104
Chapter 4
active transport.
Facilitated diffusion uses a transporter to
move solute “downhill” from a higher to a lower concentra-
tion across a membrane, as in Figure 4–8. Active transport
uses a transporter coupled to an energy source to move solute
“uphill” across a membrane—that is,
against
its electrochemi-
cal gradient.
Facilitated Diffusion
As in ordinary diffusion, in facilitated diffusion the net fl
ux of
a molecule across a membrane always proceeds from higher to
lower concentration and continues until the concentrations on
the two sides of the membrane become equal. At this point,
equal numbers of molecules are binding to the transporter at
the outer surface of the cell and moving into the cell as are
binding at the inner surface and moving out. Neither diffusion
nor facilitated diffusion is coupled to energy (ATP) derived
from metabolism. Thus, they are incapable of moving solute
from a lower to a higher concentration across a membrane.
Among the most important facilitated-diffusion sys-
tems in the body are those that move glucose across plasma
membranes. Without such glucose transporters, cells would
be virtually impermeable to glucose, a relatively large, polar
molecule. It might be expected that as a result of facilitated
diffusion the glucose concentration inside cells would become
equal to the extracellular concentration. This does not occur
in most ce
lls, however
, because glucose is metabolized to
glucose 6-phosphate almost as quickly as it enters. Thus, the
intracellular glucose concentration remains lower than the
extracellular concentration, and there is a continuous net fl
ux
of glucose into cells.
Several distinct transporters are known to mediate the
facilitated diffusion of glucose across cell membranes. Each
transporter is coded by a different gene, and these genes are
expressed in different types of cells. The transporters differ
in the affi nity of their binding sites for glucose, their maxi-
mal rates of transport when saturated, and the modulation of
their transport activity by various chemical signals, such as the
hormone insulin. As you will learn in Chapter 16, although
glucose enters all cells by means of glucose transporters,
insulin primarily affects only the type of glucose transporter
expressed in muscle and adipose tissue. Insulin increases the
number of these glucose transporters in the membrane and,
therefore, the rate of glucose movement into cells. When insu-
lin is not available, as in one type of the disease
diabetes mel-
litus,
muscle and adipose cells cannot effi ciently transport
glucose across their membranes. This contributes to the accu-
mulation of glucose in the extracellular fl uid that is a hallmark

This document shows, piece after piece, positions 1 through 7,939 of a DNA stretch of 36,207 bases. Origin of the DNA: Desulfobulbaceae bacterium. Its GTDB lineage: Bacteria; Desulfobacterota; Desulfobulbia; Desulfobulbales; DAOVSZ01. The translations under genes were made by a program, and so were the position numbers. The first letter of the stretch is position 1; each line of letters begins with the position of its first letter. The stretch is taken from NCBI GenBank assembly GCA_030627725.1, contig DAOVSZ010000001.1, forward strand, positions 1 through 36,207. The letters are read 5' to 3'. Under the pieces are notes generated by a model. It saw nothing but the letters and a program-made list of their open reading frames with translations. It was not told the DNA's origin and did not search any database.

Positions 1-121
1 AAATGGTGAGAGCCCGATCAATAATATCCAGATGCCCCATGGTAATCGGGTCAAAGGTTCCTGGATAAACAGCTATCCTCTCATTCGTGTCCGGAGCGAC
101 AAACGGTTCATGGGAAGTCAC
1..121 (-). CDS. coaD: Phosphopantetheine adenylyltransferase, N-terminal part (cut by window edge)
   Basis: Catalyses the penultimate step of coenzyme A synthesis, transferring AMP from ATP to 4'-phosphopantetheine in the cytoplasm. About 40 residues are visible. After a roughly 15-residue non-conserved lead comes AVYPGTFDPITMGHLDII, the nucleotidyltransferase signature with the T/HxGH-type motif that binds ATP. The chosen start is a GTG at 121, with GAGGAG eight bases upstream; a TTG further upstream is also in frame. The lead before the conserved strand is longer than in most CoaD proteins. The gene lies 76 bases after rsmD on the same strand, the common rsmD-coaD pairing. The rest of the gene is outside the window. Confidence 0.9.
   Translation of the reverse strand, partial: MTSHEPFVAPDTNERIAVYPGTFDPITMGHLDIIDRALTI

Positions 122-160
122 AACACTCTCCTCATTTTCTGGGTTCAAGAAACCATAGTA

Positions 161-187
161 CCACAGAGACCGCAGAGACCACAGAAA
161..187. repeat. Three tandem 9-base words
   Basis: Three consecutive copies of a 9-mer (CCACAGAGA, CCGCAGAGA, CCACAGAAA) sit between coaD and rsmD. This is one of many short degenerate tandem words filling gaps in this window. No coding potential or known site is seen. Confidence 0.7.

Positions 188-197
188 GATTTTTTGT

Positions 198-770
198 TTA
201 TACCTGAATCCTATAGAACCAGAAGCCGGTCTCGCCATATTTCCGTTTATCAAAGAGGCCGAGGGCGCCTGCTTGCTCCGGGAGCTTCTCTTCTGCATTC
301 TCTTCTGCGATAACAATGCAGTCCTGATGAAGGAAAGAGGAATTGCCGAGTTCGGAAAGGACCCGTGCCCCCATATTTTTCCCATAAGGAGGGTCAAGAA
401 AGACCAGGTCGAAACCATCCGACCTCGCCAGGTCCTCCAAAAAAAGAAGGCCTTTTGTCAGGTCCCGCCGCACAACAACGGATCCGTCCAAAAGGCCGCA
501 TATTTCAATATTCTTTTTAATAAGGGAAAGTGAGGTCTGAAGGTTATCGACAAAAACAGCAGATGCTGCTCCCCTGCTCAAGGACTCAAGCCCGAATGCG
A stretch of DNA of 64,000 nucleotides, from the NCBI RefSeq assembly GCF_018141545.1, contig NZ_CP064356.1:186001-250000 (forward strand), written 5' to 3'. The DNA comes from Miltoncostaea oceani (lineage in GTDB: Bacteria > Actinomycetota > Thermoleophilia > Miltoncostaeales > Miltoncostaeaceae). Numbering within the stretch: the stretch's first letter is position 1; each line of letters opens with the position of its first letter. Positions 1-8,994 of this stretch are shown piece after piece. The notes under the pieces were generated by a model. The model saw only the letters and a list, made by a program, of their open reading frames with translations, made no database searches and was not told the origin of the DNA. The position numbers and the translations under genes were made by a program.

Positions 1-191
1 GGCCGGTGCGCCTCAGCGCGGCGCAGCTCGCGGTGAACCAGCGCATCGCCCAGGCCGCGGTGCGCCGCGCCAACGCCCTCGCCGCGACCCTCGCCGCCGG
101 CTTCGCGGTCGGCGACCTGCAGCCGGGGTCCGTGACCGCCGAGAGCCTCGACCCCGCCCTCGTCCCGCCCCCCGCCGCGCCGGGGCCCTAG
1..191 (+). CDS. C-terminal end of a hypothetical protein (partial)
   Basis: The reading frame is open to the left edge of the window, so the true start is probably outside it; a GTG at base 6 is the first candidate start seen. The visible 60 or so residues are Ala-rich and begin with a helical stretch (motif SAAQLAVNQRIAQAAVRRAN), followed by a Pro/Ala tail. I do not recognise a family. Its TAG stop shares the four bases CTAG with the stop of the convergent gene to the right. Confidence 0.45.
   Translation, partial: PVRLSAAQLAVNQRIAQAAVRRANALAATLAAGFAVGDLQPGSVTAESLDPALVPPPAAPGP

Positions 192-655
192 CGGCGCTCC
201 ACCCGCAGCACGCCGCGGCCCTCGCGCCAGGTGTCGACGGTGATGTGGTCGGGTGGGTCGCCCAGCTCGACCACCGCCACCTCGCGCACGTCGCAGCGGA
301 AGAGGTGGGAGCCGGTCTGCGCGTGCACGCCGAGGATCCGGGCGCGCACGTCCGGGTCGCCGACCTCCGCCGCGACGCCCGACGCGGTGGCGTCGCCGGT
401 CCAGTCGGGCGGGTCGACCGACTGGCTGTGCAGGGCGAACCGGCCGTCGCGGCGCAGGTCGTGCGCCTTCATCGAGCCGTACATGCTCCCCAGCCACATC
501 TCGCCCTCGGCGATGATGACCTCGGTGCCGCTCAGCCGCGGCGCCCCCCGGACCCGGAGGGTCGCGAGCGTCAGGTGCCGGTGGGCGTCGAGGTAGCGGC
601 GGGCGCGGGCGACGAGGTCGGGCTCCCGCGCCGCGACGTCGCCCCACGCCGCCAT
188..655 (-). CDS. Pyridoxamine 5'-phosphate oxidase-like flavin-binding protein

of the disease.
Active Transport
Active transport differs from facilitated diffusion in that it uses
energy to move a substance
uphill
across a membrane—that is,
against the substance’s electrochemical gradient (
Figure 4–10
).
As with facilitated diffusion, active transport requires a sub-
stance to bind to the transporter in the membrane. Because
these transporters move the substance
uphill,
they are often
referred to as pumps. As with facilitated-diffusion trans-
porters, active-transport transporters exhibit specifi
city and
saturation—that is, the fl ux via the transporter is maximal
when all transporter binding sites are occupied.
The net movement from lower to higher concentra-
tion and the maintenance of a higher steady-state concentra-
tion on one side of a membrane can be achieved only by the
continuous input of energy into the active-transport process.
Therefore, active transport must be coupled to the simultane-
ous fl
ow of some energy source from a higher energy level to
a lower energy level. Two means of coupling an energy fl ow to
transporters are known: (1) the direct use of ATP in
primary
active transport,
and (2) the use of an electrochemical gra-
dient across a membrane to drive the process in
secondary
active transport.
Primary Active Transport
The hydrolysis of ATP by a transporter provides the energy
for primary active transport. The transporter is actually an
enzyme called an ATPase that catalyzes the breakdown of ATP
and, in the process, phosphorylates itself. Phosphorylation of
the transporter protein is a type of covalent modulation that
changes the conformation of the transporter and the affi nity
of the transporter’s solute binding site.
One of the best studied examples of primary active trans-
port is the movement of sodium and potassium ions across
Low concentration
High concentration
Diffusion
Membrane
Facilitated diffusion
Active transport
Figure 4–10
Direction of net solute fl ux crossing a membrane by: diffusion
(high to low concentration), facilitated diffusion (high to low
concentration), and active transport (low to high concentration).
The colored circles represent transporter molecules.
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